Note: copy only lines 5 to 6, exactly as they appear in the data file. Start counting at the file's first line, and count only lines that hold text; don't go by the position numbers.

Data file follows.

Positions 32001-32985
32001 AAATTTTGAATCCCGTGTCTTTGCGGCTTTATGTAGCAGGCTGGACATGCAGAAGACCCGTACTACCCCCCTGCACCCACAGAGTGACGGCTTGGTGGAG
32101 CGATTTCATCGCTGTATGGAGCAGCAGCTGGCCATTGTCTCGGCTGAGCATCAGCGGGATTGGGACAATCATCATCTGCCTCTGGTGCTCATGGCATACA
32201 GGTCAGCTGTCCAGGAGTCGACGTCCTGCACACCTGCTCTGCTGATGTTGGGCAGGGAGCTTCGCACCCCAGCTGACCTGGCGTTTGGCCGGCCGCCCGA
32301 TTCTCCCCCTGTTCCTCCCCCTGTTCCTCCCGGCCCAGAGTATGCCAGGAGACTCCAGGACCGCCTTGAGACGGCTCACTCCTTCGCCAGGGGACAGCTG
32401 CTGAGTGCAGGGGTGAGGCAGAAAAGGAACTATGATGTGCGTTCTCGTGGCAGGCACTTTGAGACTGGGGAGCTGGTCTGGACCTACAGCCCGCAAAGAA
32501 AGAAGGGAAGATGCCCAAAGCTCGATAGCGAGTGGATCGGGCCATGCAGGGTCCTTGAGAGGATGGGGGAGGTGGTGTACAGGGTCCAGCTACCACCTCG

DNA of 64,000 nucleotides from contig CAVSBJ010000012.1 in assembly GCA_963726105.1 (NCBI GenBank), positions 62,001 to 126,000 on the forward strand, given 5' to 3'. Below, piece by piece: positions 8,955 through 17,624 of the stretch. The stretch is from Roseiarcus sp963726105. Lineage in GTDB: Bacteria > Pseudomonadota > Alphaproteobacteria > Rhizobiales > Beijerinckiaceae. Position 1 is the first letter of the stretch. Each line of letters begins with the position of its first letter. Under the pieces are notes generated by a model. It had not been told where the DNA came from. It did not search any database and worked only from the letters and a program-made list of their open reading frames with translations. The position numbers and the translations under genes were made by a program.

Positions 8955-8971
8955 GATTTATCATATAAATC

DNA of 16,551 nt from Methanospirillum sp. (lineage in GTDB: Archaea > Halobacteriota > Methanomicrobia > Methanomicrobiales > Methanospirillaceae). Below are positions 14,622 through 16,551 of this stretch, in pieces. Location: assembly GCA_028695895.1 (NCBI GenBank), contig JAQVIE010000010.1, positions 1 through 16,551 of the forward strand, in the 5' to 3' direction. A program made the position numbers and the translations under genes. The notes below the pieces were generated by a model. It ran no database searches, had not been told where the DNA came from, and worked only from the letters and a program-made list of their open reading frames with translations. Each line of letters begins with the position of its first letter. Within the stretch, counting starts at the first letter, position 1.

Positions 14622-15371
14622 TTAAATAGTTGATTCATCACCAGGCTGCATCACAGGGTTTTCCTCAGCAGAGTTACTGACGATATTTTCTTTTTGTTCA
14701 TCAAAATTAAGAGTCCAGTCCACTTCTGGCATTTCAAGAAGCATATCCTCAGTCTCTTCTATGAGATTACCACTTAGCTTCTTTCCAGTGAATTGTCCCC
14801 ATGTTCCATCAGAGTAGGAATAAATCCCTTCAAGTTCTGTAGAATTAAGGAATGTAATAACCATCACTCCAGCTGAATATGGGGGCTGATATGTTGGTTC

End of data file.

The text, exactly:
32301 TTCTCCCCCTGTTCCTCCCCCTGTTCCTCCCGGCCCAGAGTATGCCAGGAGACTCCAGGACCGCCTTGAGACGGCTCACTCCTTCGCCAGGGGACAGCTG
32401 CTGAGTGCAGGGGTGAGGCAGAAAAGGAACTATGATGTGCGTTCTCGTGGCAGGCACTTTGAGACTGGGGAGCTGGTCTGGACCTACAGCCCGCAAAGAA